Fed interest rate hike: Stock markets climb, European shares surge
European shares surged in early trading on Thursday after investors saw the US Federal Reserve's move to raise interest rates for the first time in nearly a decade as a sign of confidence in the world's biggest economy.
The pan-European FTSEurofirst 300 index was up 1.8pc at 1,441.51 points by 0804 GMT after climbing to a one-week high, while Germany's DAX, France's CAC and Britain's FTSE 100 rose 1.4pc to 2.1pc.
"With the Fed out of the way and only a couple of trading sessions left before Christmas, we could now see a traditional end-year rally. The new year will once again prove to be quite volatile as markets will start to anticipate the next rate hike," Philippe Gijsels, head of research at BNP Paribas Fortis Global Markets in Brussels, said.
Asian stock markets jumped on Thursday as investors chose to take an historic hike in US interest rates as a mark of confidence in the world's largest economy, lifting the dollar and piling on the pain for oil prices.
China also allowed its currency slip for a 10th straight session to hit its lowest since June 2011. This steady decline puts pressure in turn on other Asian currencies to depreciate to stay competitive.
The Federal Reserve's 25-basis-point increase was almost a decade in the making and easily one of the most telegraphed in history. So there was some relief that, after months of waiting and several false starts, the move was finally done and dusted."The Fed will be absolutely delighted with the lack of volatility across all asset classes," said Alan Ruskin, global head of forex at Deutsche.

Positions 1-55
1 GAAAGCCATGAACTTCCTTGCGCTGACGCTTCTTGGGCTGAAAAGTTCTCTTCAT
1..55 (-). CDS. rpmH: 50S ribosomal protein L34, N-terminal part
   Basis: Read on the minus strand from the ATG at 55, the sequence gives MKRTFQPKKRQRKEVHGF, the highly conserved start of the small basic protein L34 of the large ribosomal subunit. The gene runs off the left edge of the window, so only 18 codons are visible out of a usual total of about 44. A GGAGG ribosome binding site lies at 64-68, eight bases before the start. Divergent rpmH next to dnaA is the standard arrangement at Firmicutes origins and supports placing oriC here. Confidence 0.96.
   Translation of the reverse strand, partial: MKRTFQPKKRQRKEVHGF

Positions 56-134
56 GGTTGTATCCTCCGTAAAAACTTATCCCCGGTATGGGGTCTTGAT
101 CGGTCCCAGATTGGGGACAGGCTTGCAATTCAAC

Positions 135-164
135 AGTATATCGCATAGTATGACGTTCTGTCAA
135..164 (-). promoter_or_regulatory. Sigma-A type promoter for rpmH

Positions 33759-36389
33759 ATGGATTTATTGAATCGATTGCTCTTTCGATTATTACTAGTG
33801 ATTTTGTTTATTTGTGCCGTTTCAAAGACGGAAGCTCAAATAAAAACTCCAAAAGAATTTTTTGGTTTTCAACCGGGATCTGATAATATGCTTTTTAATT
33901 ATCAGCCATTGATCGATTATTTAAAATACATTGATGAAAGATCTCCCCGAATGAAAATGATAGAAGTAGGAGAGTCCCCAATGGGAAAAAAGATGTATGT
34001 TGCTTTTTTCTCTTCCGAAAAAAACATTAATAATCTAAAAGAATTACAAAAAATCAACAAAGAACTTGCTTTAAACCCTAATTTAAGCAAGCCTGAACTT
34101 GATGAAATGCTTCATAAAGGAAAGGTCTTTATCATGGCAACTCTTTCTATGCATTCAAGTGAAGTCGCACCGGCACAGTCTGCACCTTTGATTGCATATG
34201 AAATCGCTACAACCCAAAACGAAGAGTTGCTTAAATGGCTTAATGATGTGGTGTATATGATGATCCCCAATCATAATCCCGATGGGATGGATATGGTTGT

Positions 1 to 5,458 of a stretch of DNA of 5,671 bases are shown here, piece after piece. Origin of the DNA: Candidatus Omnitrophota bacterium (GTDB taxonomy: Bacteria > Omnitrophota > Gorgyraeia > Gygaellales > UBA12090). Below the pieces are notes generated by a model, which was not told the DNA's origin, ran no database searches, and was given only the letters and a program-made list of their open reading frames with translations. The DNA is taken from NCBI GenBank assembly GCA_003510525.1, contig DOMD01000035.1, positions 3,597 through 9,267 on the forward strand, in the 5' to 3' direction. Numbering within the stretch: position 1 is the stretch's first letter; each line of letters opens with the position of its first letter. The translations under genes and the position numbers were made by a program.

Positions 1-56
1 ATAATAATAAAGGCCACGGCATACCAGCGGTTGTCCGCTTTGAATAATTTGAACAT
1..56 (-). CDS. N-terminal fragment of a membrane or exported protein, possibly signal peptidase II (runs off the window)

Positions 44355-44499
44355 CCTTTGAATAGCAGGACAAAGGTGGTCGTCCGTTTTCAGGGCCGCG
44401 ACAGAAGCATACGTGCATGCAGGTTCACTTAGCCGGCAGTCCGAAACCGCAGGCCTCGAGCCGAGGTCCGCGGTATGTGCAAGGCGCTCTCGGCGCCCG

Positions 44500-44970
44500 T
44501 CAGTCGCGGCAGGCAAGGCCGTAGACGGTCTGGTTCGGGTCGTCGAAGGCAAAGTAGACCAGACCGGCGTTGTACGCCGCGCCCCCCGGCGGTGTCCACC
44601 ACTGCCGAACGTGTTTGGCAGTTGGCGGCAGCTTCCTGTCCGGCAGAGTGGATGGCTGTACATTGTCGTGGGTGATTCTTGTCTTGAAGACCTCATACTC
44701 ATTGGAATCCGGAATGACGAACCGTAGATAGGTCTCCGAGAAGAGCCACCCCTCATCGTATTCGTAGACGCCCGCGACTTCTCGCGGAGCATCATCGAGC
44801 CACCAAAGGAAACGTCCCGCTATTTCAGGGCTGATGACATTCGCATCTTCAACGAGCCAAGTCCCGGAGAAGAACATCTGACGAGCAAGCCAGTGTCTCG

"Nothing here to change a view that we can have a moderate 'risk-positive rallyette', even if the probability of a March hike is significantly higher than priced."
Japan's Nikkei ended up 1.6pc, on top of a 2.6pc gain the previous day. Australian stocks climbed 1.6pc, while Shanghai put on 1.7pc.
MSCI's broadest index of Asia-Pacific shares outside Japan firmed 0.7pc.
On Wall Street, the Dow ended Wednesday with gains of 1.28pc, while the S&P 500 rose 1.45pc and the Nasdaq 1.52pc.
Markets were soothed by Fed Chair Janet Yellen's assurance that future tightening would be "gradual" and dependent on inflation finally moving higher as long forecast.
The dollar added 0.9pc to 98.794 against a basket of major currencies, and looked set for another test of stiff resistance around the 100.00 mark.
The euro dropped to $1.0852 having fallen from $1.1000 in the wake of the Fed's statement, while the dollar advanced to 122.47 yen.
Richard Franulovich, a currency strategist at Westpac, noted that historically the dollar tended to soften at the start of Fed tightening cycles. Yet he doubted it would last given most other major central banks were very much in easing mode.
"A follow-up Fed hike could come as soon as March, aided and abetted by favorable oil price base-effects that will lift inflation almost a percentage point and a potentially mild winter," said Franulovich.
"We should see a resumption of the dollar's longer term uptrend as 2016 progresses."
Such an outcome would spell further trouble for commodities, making them more expensive when measured in other currencies.
Oil prices were subdued having resumed their decline on Wednesday to lose as much as 5pc after U.S. government data showed a big, surprise build in crude inventories.